The other day, someone asked me if I ever read novels as part of my research, and my answer was, "Yes." I know some writers would throw up their hands in horror, because there's always the spectre of accidental plagiarism, or the suspicion that you'd possibly end up writing more like the novelist than yourself. But I read lots of books all the time, of all kinds - it's when you stick to one author that problems like that can arise.
So why would I research by reading fiction? The same reason I watch movies. The atmosphere. The setting. A good writer takes me into their imaginary world (even if it's based on fact - which most historical fiction is) and helps me to imagine my characters in a similar world. For me, it's another version of actually going to that place. I was lucky to be able to go to South and North Carolina this year to do more research for my novel, Pirate X (due out in 2011).The trouble was that much of the coastline is now filled with houses and tourist developments, but it still helped when I found an isolated area to imagine it all looked like that once.
However, I wasn't able to go to Nassau, and I'm sure it looks nothing like it did in 1717 when it was a pirate hangout, filled with tatty tents, garbage and empty bottles! However, I did get hold of an old copy of James A. Michener's Caribbean, and skimmed parts of that for a sense of place. I did the same with sailing ships by reading some of C.S. Forester and Patrick O'Brian, and watching the Hornblower series and Master and Commander. I also crawled all over the Endeavour replica ship in Darling Harbour, Sydney.
Some time ago, as part of my research for a completely different story, I tracked down a copy of The Scourge of God by William Dietrich, which is about the Romans and Attilla the Hun. The level of detail and description in this book is astounding, and when I later visited Toulouse, it gave a whole new resonance to what I saw in the museums there. Historical fiction for me began (as it did for many readers my age) with Georgette Heyer, Mary Renault and Anya Seton, among others, but books like Dietrich's go far beyond these in terms of historical detail. I often read something that leads me into new research, and books with good bibliographies are even better.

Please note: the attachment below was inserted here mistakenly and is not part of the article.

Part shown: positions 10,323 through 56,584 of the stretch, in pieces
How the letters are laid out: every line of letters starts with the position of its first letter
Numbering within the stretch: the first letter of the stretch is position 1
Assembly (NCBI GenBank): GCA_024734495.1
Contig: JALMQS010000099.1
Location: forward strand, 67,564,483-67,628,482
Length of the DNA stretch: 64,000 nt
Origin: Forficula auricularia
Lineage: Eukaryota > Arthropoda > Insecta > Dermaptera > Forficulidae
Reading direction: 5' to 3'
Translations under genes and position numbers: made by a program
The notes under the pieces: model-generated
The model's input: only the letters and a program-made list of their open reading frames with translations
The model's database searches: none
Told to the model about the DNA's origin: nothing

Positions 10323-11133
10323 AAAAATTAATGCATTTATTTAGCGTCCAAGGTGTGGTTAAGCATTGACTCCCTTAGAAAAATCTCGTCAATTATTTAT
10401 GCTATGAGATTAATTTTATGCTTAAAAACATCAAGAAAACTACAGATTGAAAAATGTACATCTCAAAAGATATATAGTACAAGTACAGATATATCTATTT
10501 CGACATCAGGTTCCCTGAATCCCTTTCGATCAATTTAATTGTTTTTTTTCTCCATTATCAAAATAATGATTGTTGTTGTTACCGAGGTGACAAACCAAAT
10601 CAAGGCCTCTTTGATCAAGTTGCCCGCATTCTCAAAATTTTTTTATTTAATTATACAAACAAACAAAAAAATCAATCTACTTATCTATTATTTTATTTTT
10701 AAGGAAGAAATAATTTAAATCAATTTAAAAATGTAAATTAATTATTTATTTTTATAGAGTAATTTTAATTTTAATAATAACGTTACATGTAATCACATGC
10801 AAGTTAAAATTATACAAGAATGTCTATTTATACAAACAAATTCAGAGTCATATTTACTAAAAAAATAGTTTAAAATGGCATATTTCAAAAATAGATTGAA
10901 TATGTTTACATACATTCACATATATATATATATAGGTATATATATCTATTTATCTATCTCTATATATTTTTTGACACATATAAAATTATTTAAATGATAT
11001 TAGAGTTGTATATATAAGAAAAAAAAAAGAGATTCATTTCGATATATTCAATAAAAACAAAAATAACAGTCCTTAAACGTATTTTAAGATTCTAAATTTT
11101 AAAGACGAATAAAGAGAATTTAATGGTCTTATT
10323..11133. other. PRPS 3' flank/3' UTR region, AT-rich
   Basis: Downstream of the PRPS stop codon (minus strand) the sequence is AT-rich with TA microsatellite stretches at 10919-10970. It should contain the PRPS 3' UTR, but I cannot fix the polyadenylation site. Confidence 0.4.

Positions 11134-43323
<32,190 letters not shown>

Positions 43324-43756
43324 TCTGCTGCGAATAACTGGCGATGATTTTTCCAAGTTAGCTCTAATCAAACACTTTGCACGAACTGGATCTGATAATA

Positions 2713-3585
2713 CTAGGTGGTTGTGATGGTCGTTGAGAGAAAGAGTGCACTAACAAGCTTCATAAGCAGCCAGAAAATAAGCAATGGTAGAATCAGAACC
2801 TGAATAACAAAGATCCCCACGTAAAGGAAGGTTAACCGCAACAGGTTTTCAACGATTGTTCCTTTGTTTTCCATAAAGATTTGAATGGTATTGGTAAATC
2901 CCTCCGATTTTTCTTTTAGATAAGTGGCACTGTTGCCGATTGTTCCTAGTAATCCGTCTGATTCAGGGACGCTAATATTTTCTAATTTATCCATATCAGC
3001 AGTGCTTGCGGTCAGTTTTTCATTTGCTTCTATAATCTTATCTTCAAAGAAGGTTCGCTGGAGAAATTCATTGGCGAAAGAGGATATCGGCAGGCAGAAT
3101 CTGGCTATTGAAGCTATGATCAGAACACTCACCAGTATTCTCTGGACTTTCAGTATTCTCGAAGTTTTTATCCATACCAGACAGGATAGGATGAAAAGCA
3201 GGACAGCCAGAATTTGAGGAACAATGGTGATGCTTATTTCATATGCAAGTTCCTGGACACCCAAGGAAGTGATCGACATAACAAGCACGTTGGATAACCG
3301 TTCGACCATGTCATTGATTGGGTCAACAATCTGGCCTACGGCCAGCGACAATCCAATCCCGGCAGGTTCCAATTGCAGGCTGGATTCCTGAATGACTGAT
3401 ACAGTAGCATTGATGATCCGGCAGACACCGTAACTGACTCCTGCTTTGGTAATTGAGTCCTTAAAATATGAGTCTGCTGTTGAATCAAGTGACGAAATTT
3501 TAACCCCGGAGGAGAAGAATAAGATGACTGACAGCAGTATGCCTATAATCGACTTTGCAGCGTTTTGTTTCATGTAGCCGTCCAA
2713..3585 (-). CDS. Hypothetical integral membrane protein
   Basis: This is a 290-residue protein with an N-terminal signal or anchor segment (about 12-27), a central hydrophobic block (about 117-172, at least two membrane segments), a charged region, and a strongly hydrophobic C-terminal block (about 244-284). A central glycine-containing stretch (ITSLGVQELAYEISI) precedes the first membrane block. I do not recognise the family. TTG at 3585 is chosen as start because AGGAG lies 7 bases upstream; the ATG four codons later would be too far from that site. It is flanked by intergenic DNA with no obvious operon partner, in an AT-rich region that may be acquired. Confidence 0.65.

Authors like Dietrich and O'Brian also remind me that surface research never works - that there's always more to discover, if you persevere. Occasionally Wikipedia has led me to something useful (usually if the entry has a good bibliography), but more and more I'm going back to books as my best source of the kind of in-depth information I need. What I'm finding the internet useful for now is images! I use old photos and images and maps a lot, and these can be both easier to find (thanks to library collections) and more valuable for things such as finding an image of a character.
Currently I'm working on the Australian Girl series, and I now have a collection of old photos I've printed out of children around 1900. In those, I have at least three characters - when you know your character really well, you can look at photos and think, Yes, that's Abigail. She doesn't usually look that tidy, but I think her mother made her dress up for this! It's a lot of fun to do it this way.